It happens to the best of us: three mid-term exams and two term papers all due in the same week leads to cramming, and pulling all-nighters most likely involves plenty of coffee and Red Bull. All-night study sessions are pretty common during college, and caffeine is one of the easiest ways for students to stay awake. The stereotype is that college students drink a lot of alcohol, but Im willing to bet that they consume just as much caffeine.
In fact, as I write this Im sitting at my desk with a Diet Pepsi next to my monitor and an empty coffee mug that I left sitting on a coaster this afternoon. One of the first things I do in the morning after I put in my contacts is make a pot of coffee or open a can of soda. I definitely consume more caffeine than I should, but I still havent given up the habit.
These days, Starbucks is a pretty common sight on college campuses across the country, so you would think that caffeine is relatively safe, right? Well, yes and no.
Caffeine is a substance that occurs naturally in the leaves and seeds of many plants, but its also produced artificially and added to certain foods and beverages. Caffeine is classified as a psychoactive stimulant drug, which means that it affects the brain and nervous system. That is why it can help you stay awake even when youre tired. It can keep you alert and awake, but high doses of caffeine can also cause dizziness or headaches.
Caffeine is found in coffee, tea, chocolate, soda, energy drinks, and even some over-the-counter medications. Medical professionals usually agree that consuming up to 300 mg of caffeine per day is safe. An 8 ounce cup of coffee contains between 60 and 120 mg of caffeine, and a 12 ounce can of Coke or Pepsi contains around 30 to 40 mg. Those numbers imply that two cups of coffee and one or two sodas per day should be safe, but many people consume much more caffeine than that.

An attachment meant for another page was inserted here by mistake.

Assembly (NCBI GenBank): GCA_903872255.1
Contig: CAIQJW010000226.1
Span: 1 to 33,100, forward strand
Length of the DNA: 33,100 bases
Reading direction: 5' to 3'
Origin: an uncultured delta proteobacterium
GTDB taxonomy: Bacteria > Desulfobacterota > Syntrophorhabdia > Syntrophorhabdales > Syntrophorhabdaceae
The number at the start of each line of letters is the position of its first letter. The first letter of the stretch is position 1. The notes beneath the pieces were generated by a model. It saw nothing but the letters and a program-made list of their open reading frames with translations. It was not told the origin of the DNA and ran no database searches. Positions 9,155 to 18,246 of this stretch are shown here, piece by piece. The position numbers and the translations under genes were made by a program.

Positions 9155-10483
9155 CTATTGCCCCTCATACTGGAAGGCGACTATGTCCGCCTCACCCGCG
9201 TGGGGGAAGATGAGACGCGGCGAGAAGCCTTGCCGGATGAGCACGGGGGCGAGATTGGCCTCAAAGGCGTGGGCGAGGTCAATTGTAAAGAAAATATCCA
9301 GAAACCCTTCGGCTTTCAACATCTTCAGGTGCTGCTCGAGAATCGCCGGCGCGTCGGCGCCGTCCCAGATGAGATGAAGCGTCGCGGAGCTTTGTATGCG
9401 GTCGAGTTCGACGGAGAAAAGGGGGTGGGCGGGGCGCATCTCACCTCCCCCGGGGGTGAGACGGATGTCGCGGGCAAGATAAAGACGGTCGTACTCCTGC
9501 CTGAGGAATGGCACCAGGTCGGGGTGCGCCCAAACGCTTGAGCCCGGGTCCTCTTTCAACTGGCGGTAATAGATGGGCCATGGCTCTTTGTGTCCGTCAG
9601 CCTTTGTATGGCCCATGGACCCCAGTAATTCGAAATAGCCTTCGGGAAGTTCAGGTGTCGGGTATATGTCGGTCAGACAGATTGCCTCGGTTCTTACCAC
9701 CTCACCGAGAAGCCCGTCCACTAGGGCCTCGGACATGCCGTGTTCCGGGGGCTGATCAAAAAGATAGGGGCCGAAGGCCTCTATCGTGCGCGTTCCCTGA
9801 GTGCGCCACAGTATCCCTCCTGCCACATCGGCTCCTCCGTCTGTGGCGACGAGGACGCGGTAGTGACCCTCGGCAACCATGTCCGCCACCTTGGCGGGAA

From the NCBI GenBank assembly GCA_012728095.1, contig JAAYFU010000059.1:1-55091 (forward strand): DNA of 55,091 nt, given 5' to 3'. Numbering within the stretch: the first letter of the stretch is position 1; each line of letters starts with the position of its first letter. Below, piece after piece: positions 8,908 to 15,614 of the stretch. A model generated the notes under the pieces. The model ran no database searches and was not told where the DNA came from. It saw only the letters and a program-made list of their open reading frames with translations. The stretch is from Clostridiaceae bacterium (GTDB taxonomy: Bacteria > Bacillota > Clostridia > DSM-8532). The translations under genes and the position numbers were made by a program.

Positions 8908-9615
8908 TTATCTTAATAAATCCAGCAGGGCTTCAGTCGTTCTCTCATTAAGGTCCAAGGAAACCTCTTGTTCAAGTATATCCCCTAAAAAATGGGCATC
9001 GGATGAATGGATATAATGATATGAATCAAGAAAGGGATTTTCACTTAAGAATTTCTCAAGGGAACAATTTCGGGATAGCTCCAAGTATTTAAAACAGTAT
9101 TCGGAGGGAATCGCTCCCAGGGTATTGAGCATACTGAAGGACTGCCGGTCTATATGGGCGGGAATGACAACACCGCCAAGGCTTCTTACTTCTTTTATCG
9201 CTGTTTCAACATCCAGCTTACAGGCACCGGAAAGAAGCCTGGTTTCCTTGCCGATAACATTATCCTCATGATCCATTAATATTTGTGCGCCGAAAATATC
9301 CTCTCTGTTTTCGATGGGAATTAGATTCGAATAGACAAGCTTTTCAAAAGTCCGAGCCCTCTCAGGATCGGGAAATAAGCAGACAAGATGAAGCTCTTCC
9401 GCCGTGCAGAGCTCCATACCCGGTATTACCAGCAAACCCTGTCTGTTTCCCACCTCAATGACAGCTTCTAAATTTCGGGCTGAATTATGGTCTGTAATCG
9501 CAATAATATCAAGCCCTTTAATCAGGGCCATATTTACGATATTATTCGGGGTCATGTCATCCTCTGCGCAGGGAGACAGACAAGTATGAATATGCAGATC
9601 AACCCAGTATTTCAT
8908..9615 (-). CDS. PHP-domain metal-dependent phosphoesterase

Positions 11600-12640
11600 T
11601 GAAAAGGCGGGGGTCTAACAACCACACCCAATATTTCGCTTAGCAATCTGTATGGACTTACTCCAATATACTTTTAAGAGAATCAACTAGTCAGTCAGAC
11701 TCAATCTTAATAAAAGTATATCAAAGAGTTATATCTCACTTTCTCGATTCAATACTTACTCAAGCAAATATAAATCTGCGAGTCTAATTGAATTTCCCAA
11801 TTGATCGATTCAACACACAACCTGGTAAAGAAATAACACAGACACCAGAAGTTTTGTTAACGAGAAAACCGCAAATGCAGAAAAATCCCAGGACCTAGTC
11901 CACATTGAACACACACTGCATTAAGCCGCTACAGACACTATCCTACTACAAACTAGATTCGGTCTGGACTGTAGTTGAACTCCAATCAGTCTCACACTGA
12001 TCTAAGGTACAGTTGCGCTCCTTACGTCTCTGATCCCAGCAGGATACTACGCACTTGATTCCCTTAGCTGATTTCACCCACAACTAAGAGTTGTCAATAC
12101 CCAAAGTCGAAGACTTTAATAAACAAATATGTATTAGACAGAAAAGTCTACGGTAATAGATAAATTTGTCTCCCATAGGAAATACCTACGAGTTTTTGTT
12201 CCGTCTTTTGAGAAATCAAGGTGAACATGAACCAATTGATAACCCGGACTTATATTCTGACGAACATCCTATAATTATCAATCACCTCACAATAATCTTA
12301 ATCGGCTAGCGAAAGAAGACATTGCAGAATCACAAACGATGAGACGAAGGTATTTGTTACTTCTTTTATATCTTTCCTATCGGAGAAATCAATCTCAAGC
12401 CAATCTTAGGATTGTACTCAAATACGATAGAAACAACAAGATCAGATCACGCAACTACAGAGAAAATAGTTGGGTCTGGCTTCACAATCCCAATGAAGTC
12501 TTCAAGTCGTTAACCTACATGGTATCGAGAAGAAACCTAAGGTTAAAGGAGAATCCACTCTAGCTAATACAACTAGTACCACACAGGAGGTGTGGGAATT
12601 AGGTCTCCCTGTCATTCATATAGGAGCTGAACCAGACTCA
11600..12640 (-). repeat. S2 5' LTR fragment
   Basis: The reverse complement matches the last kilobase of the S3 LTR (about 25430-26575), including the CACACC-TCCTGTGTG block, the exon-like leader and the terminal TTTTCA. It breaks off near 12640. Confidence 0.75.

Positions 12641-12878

Caffeine is one of the most commonly used drugs in the world. Studies show that nearly 90% of American adults ingest some form of caffeine every day. Most people I know definitely fall into that majority. I even found a Time magazine article online that claims research shows that people who ingest as little as 100 mg of caffeine daily can develop a physical dependence that results in withdrawal symptoms, such as headache, fatigue and irritability.
If youre constantly cramming for tests and staying up until 4 AM, the amount of caffeine you need to stay awake is going to increase. As with any other drug, your body can become tolerant of caffeine, which means that you will need to increase your dose to feel the same effects. Caffeine tolerance can happen rather quickly, especially if you consume it on a regular basis.
Should you get to the point that you cannot function without caffeine in your system and the long lines at Starbucks and Dunkin Donuts lead me to believe that a lot of people get to that point you will start to experience withdrawal symptoms until you ingest more caffeine.
Most people consume far more caffeine than they realize (or than they care to admit) but they should realize that excessive amounts of caffeine, in conjunction with sleep deprivation, can cause a lot more problems than a less-than-perfect grade on a test.
Caffeine abuse can cause dehydration, heartburn, diarrhea, irritability and anxiety, and even more serious issues such as cardiovascular problems and bone loss. Most people are aware of these facts, yet most people wont give up their coffee.
Caffeine is the most common drug used on college campuses, and all-nighters are bound to happen but if you can limit your caffeine intake even somewhat, your body will thank you. Should you decide to give up the caffeine, or at least lower your daily caffeine consumption, your best bet may be to wean yourself off slowly. If you normally consume five cups of coffee per day, try to limit yourself to four, then three you get the drift. Good luck!
Melissa Rhone earned her Bachelor of Music in Education from the University of Tampa. She resides in the Tampa Bay area and enjoys writing about college, pop culture, and epilepsy awareness.
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